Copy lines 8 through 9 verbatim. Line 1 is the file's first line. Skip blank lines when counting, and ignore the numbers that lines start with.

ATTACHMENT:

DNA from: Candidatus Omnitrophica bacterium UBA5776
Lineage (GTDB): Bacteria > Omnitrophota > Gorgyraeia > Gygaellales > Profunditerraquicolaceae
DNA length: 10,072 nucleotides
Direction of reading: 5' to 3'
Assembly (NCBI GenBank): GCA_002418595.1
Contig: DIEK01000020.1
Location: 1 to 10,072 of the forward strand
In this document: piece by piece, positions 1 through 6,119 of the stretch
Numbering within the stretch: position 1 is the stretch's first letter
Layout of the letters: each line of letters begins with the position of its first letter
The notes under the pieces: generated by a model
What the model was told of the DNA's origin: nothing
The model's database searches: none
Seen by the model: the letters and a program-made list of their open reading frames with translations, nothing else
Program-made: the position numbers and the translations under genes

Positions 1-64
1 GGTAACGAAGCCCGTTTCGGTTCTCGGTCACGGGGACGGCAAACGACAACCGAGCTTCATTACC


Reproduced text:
In this document: piece by piece, positions 1 through 6,119 of the stretch
Numbering within the stretch: position 1 is the stretch's first letter